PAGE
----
## Draw a Triangle on the Screen, Part I

This function draws a triangle on the screen. It becomes the core of an applet that allows the user to pick the three endpoints by clicking three times on the screen, which will be completed in the next example.

The algorithm assumes that the three points are ordered by x coordinate. It fills the triangle by drawing a series of vertical lines, 1 pixel wide. To do this, it splits the triangle into a "left" and "right" half; that is, the part from the x coordinate of the first point to the x coordinate of the second point, and the part from the x coordinate of the second point to the x coordinate of the third point. This algorithm won't work well with triangles that are extremely tall and thin, so to cover those cases, the function also draws a line between each pair of endpoints.

Applets draw to the screen by overriding a member method called
`paint()`. This method is passed a `Graphics` class, which
supports two methods that are used here: `fillOval()` (used to draw a
circle) and `drawLine()`. The meaning of the parameters can be inferred
from their use (assume that they are passed in the correct order).

In the declaration of the `Triangle` class, it specifies that it
implements the `MouseListener` interface. This is explained in the next
program.

### Source Code

1.import java.awt.event.*;2.import java.awt.*;3.4.public class Triangle extends java.applet.Applet5.implements MouseListener {6.7.// The rest of the applet will be in the next8.// example.9.10.Point[] pt = new Point[3];11.int ptCount = 0;12.13.public void paint(Graphics g) {14.15.int i;16.17.// Draw the points that have been selected18.19.for (i = 0; i < ptCount; i++) {20.g.fillOval(pt[i].x - 10, pt[i].y - 10,21.20, 20);22.}23.24.if (ptCount == 3) {25.26.// Connect the endpoints to handle27.// tall thin triangles.28.29.g.drawLine(pt[0].x, pt[0].y,30.pt[1].x, pt[1].y);31.g.drawLine(pt[1].x, pt[1].y,32.pt[2].x, pt[2].y);33.g.drawLine(pt[0].x, pt[0].y,34.pt[2].x, pt[2].y);35.36.// Calculate x and y diffs between points.37.38.int x0to1 = pt[1].x - pt[0].x;39.int x0to2 = pt[2].x - pt[0].x;40.int x1to2 = pt[2].x - pt[1].x;41.int y0to1 = pt[1].y - pt[0].y;42.int y0to2 = pt[2].y - pt[0].y;43.int y1to2 = pt[2].y - pt[1].y;44.45.// Left part of the triangle.46.47.if (x0to1 > 0) {48.for (i = pt[0].x; i <= pt[1].x; i++) {49.g.drawLine(50.i,51.pt[0].y +52.((y0to1 * (i - pt[0].x)) / x0to1),53.i,54.pt[0].y +55.((y0to2 * (i - pt[0].x)) / x0to2)56.);57.}58.}59.60.// Right part of the triangle.61.62.for (i = pt[1].x+1; i <= pt[2].x; i++) {63.g.drawLine(64.i,65.pt[1].y +66.((y1to2 * (i - pt[1].x)) / x1to2),67.i,68.pt[1].y +69.((y0to2 * (i - pt[0].x)) / x0to2)70.);71.}72.}73.}74.}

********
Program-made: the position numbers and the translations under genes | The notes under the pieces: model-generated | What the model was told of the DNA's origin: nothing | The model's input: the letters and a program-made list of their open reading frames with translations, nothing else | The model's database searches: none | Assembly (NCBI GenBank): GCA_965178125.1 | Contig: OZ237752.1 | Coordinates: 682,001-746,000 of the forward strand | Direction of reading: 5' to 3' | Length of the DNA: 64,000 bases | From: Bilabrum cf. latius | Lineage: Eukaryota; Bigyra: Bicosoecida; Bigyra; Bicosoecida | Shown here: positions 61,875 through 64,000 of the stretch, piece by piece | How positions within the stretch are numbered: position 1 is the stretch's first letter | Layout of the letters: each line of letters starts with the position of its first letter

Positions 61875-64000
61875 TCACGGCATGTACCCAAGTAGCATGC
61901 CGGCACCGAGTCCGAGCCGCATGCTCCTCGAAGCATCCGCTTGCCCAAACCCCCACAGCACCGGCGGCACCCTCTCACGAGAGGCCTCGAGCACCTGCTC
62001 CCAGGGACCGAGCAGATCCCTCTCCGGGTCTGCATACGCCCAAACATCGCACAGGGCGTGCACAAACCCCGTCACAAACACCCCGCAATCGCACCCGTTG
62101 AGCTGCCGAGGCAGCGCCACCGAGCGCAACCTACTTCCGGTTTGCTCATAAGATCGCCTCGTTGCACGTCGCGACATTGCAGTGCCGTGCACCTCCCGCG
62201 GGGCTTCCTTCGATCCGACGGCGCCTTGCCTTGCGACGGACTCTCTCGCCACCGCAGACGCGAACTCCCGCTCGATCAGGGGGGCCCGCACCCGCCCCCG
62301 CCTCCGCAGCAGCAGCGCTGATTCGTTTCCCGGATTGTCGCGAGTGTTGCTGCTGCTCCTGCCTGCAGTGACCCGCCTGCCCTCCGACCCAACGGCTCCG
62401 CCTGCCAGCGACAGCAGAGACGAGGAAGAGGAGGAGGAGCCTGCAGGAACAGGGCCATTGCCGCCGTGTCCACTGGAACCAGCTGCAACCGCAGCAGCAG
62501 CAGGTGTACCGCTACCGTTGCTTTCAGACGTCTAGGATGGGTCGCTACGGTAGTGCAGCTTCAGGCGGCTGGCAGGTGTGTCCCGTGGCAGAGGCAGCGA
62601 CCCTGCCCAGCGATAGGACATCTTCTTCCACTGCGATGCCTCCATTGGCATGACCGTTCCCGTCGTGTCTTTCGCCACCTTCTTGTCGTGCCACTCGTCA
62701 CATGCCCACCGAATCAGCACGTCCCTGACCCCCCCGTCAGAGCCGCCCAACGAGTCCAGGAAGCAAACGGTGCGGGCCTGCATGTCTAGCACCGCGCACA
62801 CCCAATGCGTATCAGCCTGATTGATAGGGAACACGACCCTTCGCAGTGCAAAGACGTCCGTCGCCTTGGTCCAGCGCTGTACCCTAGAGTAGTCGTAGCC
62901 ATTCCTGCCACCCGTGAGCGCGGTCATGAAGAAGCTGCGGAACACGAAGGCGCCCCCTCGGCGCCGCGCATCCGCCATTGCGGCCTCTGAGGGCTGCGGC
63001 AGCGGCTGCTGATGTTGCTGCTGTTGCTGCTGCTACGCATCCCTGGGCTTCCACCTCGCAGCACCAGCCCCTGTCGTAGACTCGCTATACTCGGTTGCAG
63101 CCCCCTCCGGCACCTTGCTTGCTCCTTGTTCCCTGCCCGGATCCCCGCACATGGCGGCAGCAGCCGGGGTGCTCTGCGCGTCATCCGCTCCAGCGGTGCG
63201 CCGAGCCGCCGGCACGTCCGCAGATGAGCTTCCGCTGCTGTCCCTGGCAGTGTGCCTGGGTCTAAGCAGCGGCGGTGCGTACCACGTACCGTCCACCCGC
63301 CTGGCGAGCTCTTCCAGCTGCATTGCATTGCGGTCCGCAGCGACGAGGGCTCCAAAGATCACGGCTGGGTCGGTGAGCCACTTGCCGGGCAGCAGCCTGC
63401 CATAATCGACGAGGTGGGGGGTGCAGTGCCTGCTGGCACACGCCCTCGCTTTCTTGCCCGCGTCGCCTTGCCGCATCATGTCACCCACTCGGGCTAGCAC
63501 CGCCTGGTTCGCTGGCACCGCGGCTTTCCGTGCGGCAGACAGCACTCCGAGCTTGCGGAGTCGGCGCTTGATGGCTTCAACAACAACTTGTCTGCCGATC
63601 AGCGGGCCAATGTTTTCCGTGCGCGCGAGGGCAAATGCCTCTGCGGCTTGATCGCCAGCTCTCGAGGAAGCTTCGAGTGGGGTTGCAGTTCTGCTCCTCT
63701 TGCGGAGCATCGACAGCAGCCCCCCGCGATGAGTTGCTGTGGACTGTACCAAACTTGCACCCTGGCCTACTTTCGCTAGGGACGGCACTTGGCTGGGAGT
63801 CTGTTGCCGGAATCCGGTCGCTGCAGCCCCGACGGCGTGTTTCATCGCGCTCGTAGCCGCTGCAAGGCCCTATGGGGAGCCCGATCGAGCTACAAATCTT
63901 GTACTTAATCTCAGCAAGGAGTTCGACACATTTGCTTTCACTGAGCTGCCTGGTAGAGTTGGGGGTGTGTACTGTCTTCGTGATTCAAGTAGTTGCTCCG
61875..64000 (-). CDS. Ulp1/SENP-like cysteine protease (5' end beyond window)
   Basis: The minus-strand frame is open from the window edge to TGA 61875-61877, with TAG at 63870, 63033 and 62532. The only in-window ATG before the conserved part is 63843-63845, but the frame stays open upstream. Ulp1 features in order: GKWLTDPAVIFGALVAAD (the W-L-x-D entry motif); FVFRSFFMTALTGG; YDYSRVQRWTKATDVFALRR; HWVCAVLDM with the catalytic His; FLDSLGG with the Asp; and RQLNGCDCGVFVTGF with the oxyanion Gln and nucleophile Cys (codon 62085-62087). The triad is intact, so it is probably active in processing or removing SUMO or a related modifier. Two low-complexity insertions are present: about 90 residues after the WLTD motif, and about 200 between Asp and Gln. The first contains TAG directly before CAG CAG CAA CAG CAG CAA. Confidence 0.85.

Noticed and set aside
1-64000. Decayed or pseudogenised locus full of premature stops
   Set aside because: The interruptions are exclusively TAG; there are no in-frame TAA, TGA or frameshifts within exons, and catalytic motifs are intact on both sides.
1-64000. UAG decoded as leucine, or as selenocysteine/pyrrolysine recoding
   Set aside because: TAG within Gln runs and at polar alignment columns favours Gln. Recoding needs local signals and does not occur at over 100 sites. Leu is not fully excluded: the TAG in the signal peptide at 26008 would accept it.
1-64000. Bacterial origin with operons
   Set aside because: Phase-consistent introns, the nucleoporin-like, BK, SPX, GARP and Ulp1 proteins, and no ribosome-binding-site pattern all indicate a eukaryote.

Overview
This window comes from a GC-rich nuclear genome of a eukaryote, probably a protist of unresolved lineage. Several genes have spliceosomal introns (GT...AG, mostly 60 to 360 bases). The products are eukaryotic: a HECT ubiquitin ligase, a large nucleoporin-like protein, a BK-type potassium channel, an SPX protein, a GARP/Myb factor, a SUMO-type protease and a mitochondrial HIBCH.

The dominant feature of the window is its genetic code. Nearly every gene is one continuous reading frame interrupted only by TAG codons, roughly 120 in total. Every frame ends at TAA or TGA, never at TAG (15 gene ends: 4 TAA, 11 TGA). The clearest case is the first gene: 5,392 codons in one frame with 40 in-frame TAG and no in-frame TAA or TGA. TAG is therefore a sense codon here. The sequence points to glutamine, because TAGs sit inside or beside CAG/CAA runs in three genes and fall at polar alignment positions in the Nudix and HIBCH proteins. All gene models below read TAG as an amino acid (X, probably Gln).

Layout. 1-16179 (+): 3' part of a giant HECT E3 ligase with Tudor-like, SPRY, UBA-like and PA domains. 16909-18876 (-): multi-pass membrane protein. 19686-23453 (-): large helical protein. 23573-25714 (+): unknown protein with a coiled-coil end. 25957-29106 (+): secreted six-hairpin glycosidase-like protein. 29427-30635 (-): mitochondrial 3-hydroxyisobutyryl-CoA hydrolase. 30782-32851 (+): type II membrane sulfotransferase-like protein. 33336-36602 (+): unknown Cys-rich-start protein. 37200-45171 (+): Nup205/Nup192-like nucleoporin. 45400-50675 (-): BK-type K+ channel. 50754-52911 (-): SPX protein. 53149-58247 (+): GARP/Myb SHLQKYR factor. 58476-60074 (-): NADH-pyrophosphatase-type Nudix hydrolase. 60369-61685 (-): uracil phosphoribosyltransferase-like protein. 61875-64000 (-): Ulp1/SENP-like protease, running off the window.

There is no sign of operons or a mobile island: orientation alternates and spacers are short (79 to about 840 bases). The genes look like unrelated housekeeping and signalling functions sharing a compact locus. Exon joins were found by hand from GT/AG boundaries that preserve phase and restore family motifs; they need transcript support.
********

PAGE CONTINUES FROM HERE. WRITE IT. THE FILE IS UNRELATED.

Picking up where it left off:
### Suggestions

There are several places with repetitive statements, such as lines 29–34 and 38–43. Check these lines carefully to ensure that they are correct.

Although the points are ordered by x coordinate, it's possible that two or three of them will have the same x coordinate. As a result,

`x0to1`,`x0to2`, or`x1to2`could be`0`. Examine the code to ensure that the division operations on lines 52, 55, 66, and 69 would never result in an`ArithmeticException`due to divide by zero.Look at the loops on lines 48–57 and lines 62–71. Determine what values will be passed to

`g.drawLine()`on the first and last iteration of each of these loops to make sure that they seem reasonable. Remember how the values are related; for example, the expression`pt[0].y + y0to1`is equal to`pt[1].y`.

### Hints

Walk through the function with `ptCount == 3` and the points as
follows:

- A triangle with nothing unusual:
pt[0].x == 0; pt[0].y == 20; pt[1].x == 2; pt[1].y == 18; pt[2].x == 4; pt[2].y == 28;

- A triangle with points that are the same in the x or y
coordinate:
pt[0].x == 0; pt[0].y == 10; pt[1].x == 4; pt[1].y == 10; pt[2].x == 4; pt[2].y == 0;

### Explanation of the Bug

A **B.variable** error exists in the calculation of the second y
coordinate in the call to `g.drawLine()` in the second loop. Lines
68–69, which read as follows

pt[1].y + ((y0to2 * (i - pt[0].x)) / x0to2)

should be

pt[0].y + ((y0to2 * (i - pt[0].x)) / x0to2)

The problem can be spotted by considering the last iteration of the loop,
when `i` is equal to `pt[2].x`. In this situation, the expression
as initially written becomes

pt[1].y + ((y0to2 * (pt[2].x - pt[0].x)) / x0to2)

which, because `pt[2].x – pt[0].x` is equal to `x0to2`,
becomes

pt[1].y + y0to2

This does not make any particular sense because `pt[1].y` and
`y0to2` are not related. With the fix, the expression is instead

pt[0].y + y0to2

This equals `pt[2].y`, a reasonable y coordinate for the second
endpoint of the last vertical line (in fact, the y coordinate of the first
endpoint of the line also evaluates to `pt[2].y`, so the "line"
is actually just a single pixel drawn at the point `pt[2]`).